By far the most difficult issues arise, however, with the life expectancy component. As already stated, using quintile-specific child mortality to derive an estimate of quintile specific life expectancy from household surveys would not be possible as child mortality in most OECD countries is so low that no meaningful differentials by income could be identified. Moreover, child mortality in these countries is much related to premature births, genetic defects, complications during birth and due to accidents all of which not closely related to income. In fact, it is likely that existing income differentials in life expectancy in rich countries are largely due to mortality differentials beyond childhood. In principle, one could try to rely on census or census-like sample surveys with large numbers of observations. An alternative would be to rely on death registrations. These data sources are generally used in rich countries to calculate mortality rates and associated life expectancy statistics. But these data sources usually do not include incomes and cannot be used to calculate income differentials. Two exceptions are the USA and Finland where specialized analyses on the link between incomes and mortality were undertaken. We therefore considered the results from Rogot et al. (1992) and Martikainen et al. (2001) on the life expectancy differential by incomes. These data are based on linked income survey data with vital registration data and are covering the adult mortality experience for 1979–1985 for the USA, and 1991–1996 for Finland. Given that the data for Finland is more recent than the one for the USA, we used the absolute mortality differentials observed for Finland and assumed that those differentials are applicable for the other high income countries as well. More precisely, we matched Finland’s mortality experience by income quintile with the model life tables ‘North’ (Coale and Demeny 1983) and derived quintile specific life expectancy at birth.9 These numbers, i.e. the inequality in life expectancy of Finland, were then taken and re-scaled such that we match the overall life expectancy level used by UNDP to construct the HDI.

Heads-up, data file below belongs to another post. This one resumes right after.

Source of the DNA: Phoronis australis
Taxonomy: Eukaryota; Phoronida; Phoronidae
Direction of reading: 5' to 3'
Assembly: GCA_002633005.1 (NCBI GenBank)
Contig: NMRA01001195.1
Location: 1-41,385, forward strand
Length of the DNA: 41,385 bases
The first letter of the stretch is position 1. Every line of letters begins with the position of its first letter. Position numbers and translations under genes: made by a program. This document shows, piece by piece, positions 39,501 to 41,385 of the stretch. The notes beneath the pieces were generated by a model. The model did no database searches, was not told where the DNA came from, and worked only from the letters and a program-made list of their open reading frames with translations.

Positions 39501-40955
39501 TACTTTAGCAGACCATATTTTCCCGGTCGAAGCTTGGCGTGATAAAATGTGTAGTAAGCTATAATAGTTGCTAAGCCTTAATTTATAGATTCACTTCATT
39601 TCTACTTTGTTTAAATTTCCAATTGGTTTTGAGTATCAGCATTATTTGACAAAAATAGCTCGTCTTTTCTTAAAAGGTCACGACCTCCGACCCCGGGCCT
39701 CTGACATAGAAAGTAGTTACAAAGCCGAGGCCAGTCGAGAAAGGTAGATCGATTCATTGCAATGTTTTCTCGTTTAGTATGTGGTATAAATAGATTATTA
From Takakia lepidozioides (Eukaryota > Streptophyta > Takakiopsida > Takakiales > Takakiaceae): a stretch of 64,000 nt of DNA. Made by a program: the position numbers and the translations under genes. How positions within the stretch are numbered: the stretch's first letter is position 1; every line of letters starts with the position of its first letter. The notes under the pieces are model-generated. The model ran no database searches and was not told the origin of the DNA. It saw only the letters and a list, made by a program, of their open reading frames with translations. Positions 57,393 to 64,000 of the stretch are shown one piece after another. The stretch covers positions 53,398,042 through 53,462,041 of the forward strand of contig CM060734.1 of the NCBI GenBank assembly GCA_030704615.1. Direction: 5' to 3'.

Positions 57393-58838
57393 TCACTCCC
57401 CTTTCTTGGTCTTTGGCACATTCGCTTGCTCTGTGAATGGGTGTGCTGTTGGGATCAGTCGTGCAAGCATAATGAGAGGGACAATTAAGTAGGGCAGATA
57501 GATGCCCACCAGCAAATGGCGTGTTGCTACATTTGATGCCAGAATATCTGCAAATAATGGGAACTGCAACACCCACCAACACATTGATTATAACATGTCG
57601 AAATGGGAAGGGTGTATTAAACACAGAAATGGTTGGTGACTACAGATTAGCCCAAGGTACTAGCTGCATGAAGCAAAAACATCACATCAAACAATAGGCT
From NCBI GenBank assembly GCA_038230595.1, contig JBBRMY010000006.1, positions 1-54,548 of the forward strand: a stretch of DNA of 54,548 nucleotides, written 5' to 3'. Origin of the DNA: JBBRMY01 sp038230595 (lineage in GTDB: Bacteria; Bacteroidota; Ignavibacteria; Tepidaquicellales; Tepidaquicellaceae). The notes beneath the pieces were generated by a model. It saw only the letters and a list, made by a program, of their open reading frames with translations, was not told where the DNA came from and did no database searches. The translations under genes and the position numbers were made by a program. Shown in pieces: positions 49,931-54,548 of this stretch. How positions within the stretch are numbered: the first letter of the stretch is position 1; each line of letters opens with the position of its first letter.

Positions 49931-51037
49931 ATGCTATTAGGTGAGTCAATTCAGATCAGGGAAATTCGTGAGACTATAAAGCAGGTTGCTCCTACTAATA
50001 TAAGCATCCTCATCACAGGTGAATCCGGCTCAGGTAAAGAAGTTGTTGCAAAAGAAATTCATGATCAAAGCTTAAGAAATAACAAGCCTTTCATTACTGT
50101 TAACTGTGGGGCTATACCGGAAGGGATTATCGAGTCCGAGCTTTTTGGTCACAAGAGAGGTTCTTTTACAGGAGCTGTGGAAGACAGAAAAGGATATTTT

In a last step we constructed for each quintile the HDI by averaging over the three dimension indices.